“Whoops, something went wrong…Streaming Error. You seem to be using an unblocker or proxy. Please turn off any of these services and try again.”
UGH! This is what you definitely don’t want to see displayed when you’re in the mood to settle in and do a bit of Netflix bingeing.
While a Virtual Private Network (VPN) continues to be a practical way to unblock Netflix, many VPN providers no longer claim Netflix compatibility, due to Netflix blocking their IP addresses.
Private Internet Access (PIA) was previously a reliable way to access Netflix in other countries, but eventually grew tired of the chess game with Netflix and now no longer offers Netflix unblocking. So, what can you do if you’re a PIA user?
PIA not working with Netflix? Try this...
Private Internet Access offers a 30-day money-back guarantee, so it’s nice and easy to switch to ExpressVPN (which I think is the best VPN provider for unblocking Netflix).
I’ve tested a lot of VPNs and I find Express reliably works to unblock Netflix US, UK, AUS, CA, FR, IT, JP, DE and others. It’s really fast as well so you can binge in HD without the buffering.
ExpressVPN has a 30-day money-back guarantee so you can try it risk-free.
How Netflix Blocks a VPN Provider
VPN users make use of their encrypted connections for many reasons, including privacy and for accessing content in other countries. Many users simply keep their VPN turned on whenever they’re online no matter what they’re doing, be it browsing Amazon, checking their bank balances or viewing streaming video from providers, such as Netflix.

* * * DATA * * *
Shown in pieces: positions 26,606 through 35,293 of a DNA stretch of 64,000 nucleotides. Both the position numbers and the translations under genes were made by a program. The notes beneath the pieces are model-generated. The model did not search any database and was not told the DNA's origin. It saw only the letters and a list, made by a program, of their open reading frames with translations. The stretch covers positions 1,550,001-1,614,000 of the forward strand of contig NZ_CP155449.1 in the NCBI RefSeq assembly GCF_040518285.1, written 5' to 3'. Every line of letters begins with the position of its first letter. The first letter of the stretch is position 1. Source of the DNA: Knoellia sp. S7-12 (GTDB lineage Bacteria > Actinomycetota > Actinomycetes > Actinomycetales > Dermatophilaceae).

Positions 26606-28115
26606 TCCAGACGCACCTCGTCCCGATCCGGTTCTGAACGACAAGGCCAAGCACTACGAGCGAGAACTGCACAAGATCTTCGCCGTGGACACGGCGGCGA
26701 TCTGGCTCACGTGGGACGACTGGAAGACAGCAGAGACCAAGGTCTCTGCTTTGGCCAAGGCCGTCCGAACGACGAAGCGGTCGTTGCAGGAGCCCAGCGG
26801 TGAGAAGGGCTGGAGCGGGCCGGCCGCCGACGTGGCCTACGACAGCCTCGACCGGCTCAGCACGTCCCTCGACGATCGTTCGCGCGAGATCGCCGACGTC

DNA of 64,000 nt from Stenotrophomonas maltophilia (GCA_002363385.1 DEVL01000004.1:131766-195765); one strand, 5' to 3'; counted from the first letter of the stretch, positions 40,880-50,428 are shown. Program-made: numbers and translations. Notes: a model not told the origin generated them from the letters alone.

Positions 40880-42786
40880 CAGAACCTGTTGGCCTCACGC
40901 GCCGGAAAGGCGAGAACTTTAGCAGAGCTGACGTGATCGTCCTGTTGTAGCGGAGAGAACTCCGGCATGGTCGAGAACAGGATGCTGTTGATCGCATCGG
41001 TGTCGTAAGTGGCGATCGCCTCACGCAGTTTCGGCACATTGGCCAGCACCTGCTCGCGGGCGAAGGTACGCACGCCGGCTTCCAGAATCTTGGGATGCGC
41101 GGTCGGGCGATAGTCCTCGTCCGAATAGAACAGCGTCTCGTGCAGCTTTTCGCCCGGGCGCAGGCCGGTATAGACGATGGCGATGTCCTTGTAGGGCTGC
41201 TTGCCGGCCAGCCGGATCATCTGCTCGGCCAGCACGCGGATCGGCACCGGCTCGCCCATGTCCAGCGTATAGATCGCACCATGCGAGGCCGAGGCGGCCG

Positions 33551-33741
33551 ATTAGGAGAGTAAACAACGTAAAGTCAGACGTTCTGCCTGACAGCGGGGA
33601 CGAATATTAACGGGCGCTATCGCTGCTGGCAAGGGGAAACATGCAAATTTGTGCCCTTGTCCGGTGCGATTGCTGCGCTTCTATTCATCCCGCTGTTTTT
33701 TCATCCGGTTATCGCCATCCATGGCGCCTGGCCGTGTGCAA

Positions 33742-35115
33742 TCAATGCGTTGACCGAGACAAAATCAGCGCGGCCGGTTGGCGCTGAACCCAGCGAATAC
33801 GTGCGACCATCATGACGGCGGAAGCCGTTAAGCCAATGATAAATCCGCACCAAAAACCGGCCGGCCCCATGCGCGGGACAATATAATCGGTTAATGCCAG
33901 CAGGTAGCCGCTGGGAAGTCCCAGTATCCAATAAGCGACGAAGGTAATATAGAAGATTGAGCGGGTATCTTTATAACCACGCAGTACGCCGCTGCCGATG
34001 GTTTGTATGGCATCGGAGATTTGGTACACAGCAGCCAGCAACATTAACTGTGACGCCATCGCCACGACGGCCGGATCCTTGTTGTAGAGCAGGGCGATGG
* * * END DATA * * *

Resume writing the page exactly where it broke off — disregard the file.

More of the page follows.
When a VPN customer connects to their VPN provider of choice, the user is assigned a new IP address. The VPN-assigned IP address is shared by other customers of the same VPN provider.
IP address-sharing allows for two things: economy of use and protection of your anonymity (due to other users’ activity coming through that same address).
However, that same shared IP address makes it easy for Netflix and other streaming services to detect when a viewer is accessing their servers via a VPN provider. Netflix can then block that particular address from accessing their servers, which results in the VPN’s users no longer being able to access their favorite movies and television show episodes.
Once customers begin to complain about no longer being able to access Netflix via a particular server or servers, the VPN provider checks to make sure the address(es) have been blocked and sets up a group of new IP addresses allowing their users to once again view Netflix content.
Then, Netflix discovers the fresh IP addresses, blocks them, and the whole vicious cycle begins anew.